6. Tried out Savoy this weekend for lunch with a buddy. We had a very nice time and I ate too much Indian food. There were roughly 12 to 15 hot dishes and a salad/cold bar available. Most dishes were quite nice for buffet fare. The naan was mediocre as were the vegetable pakora. I remember liking the lamb stew as well as some kind of a good dal dish.

    Overall, it was one of the better indian buffets I have been to. Good Rec!

    My buddy, who works in the area told me of another indian place nearby that consistently has lines out the door. I need to press him further for info!


  7. Your mention of foccaccia at Giusti in Lucca brought tears to my eyes. I have decided to take credit for turning you on to Giusti, whether I actually did so or not!

    It was your rec that guided us to the sweet sweet manna at Giusti.

    The sweet foccaccia they sell is also quite tasty.


  8. To Villa Minozzo we go!!!!

    Our last moning in Florence, we grabbed a quick breakfast at the local cafe and caught a taxi to the Rental Car place. The lady pulled up with our cute little Daewoo and my heart began to pound. I had been warned about driving in the city, there were unimaginable tales of woe floating in my head. I had poured over maps and street sign references in preperation for our driving adventure. My palms were sweaty and I was nervous as hell...

    For no reason.

    Driving in Florence was pretty easy. We made one wrong turn on our way out of town, but got back on track and breezed away.

    Driving in the mountains of Emilia Romagna, however, proved to be a very different experience. I became intimately familliar with the capabilities of our Daewoo Kalos. Many of the switchbacks required first gear and a watchful eye for Fiats in the other lane of traffic coming at you in your own lane. This combined with the Audi TT riding your tail and passing you in the oncoming lane provided endless white knuckling of the steering wheel.

    The view was spectacular though!

    Also worth the drive was our final destination of Villa Minozzo where Katie's family came from. The town was dead due to it being a Sunday and Holiday, but we managed to find the Graveyard and some of the long passed relatives. It was pretty neat to be halfway around the world in the middle of nowhere standing at the gravesite of your relatives.

    The town is quite cute and in a perfect setting. Unfortunetaly everything was closed and we decided not to stay the night.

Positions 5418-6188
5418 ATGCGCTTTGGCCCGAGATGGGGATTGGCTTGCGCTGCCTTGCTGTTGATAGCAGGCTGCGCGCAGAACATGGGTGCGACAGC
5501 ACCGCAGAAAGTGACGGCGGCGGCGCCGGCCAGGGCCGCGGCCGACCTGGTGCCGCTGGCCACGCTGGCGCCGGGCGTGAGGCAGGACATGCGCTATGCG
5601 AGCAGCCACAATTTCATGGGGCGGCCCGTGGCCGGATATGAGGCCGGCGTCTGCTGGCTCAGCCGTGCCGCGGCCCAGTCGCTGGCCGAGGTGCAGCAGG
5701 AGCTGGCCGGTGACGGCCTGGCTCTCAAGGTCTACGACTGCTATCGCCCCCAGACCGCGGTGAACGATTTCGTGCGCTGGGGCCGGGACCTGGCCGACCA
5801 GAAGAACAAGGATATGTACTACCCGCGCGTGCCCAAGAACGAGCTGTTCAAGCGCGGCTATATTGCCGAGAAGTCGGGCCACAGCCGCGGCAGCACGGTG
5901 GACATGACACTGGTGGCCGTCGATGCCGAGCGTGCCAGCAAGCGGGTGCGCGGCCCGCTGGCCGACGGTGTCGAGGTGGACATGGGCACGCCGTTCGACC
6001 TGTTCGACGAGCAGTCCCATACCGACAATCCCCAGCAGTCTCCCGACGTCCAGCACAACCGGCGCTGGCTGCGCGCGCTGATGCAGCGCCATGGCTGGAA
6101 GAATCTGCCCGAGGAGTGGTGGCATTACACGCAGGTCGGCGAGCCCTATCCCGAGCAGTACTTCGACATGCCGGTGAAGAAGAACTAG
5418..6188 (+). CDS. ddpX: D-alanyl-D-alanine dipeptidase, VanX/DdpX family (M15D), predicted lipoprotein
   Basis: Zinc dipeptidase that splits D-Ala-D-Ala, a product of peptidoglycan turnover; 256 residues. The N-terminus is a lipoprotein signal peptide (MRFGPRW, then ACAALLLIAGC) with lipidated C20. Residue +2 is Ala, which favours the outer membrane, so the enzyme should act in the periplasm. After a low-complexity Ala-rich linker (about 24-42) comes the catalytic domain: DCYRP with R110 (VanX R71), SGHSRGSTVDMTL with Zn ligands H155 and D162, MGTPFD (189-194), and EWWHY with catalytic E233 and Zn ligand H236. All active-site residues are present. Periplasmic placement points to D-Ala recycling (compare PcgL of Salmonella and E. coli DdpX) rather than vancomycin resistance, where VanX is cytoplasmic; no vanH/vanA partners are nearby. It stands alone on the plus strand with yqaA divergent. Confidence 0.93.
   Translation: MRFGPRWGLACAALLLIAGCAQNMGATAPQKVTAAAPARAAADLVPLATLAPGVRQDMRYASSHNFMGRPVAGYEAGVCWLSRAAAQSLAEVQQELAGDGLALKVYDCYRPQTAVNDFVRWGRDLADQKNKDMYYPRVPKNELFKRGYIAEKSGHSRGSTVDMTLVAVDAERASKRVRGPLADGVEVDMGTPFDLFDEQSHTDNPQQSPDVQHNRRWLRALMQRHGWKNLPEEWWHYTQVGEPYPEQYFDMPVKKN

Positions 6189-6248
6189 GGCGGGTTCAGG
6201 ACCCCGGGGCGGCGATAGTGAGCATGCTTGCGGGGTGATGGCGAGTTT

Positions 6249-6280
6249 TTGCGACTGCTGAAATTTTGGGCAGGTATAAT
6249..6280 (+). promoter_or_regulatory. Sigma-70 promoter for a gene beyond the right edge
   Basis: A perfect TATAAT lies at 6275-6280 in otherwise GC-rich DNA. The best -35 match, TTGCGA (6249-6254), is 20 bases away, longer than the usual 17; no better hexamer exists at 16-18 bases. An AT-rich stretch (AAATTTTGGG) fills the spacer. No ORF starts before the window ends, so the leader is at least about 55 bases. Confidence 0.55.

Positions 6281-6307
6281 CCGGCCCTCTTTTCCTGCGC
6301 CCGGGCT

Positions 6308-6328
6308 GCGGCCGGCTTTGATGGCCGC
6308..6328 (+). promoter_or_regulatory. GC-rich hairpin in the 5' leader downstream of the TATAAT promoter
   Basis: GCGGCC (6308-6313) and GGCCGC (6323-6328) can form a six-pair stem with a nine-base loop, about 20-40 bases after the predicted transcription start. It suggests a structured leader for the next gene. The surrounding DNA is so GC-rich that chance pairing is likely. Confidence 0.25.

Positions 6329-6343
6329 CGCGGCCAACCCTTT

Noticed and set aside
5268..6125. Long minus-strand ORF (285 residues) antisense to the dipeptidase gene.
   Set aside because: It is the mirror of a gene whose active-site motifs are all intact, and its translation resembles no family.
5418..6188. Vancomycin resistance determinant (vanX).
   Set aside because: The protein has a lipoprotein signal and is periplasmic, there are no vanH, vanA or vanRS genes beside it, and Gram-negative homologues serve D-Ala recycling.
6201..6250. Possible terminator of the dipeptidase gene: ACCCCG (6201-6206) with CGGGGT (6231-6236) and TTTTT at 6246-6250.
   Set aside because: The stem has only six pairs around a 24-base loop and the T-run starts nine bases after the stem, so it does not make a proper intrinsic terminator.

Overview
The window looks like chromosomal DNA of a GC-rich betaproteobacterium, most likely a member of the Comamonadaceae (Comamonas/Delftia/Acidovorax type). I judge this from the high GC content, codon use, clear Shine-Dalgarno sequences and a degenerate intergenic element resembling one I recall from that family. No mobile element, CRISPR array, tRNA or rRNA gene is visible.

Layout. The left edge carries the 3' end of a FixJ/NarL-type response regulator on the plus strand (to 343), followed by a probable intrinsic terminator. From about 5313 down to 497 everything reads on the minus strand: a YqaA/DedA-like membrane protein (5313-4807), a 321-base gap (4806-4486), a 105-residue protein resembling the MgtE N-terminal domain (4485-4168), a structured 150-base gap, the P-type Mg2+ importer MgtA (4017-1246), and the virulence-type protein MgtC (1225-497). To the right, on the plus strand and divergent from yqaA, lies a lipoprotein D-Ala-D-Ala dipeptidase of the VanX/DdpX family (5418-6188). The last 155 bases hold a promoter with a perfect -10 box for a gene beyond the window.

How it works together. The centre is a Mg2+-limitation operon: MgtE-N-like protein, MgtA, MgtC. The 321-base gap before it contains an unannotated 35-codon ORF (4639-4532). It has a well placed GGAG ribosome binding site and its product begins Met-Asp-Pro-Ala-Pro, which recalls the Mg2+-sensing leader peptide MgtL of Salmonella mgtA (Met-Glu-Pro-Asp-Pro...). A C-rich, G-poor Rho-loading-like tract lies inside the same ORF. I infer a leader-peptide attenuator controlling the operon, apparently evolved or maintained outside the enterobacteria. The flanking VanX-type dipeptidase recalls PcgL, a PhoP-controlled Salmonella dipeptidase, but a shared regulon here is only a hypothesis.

Yay! More driving! Mostly downhill this time.

    We made our way down without too many near misses and over to La Spezia on the coast. We were crossing our fingers that there would be signs to get to Cinque Terre and we got lucky! But as we drove along, a Police barracade blocked our progress and were diverted to the side. I made my best guess at how to get around it and back on track and we managed it perfectly! Phew.

    The road to Cinque Terre starts out pretty nice to the first few towns, but it quickly became a flashback of the prior mountain adventure. We finally made our way down to Vernazza (one of the 5 towns on the coast that make the Cinque Terre) and parked at the top of the town. As Katie got out, she smelled burning brakes from coming down so many hills. We smelled it on pretty much every car that came down too.

    All I cared about though is that we made it to the Cinque Terre. I was hungry and tired from driving all day and eating only little bites of salami, bread, and cheese in the car. We managed to find a room up way too many stairs, but it was clean and acceptable. A very good Dinner was at the place across from Gambero Rosso in the Square whose name I am forgetting at the moment. Katie had troife with pesto while I had the Mixed Fried Seafood. The pesto was very fresh and bright, one of the better examples we had. I really enjoyed my mixed seafood fry and had trouble giving into the pleas of my wife to share it with a local begging cat. We shared a carafe of the local white wine which would be our first of many since it is so nice.

    After all the adventure and a good meal I slept very very well.

    More Cinque Terre to come!

  9. A good Jewish deli where we good buy REAL bagels as well as cornbeef on rye sandwiches.

    Also....a terrific little Northern Italian restaurant...light on the sauces...clear and delicate flavors.

    Oh yeah...and maybe Armandino roaming around between the tables...LOL

    Would Cafe Juanita fit your bill for northern Italian?

  10. The first time I had it was when I was about 6 years old at a christmas party back east. That was about 19 years ago.

    I became my favorite food immediately.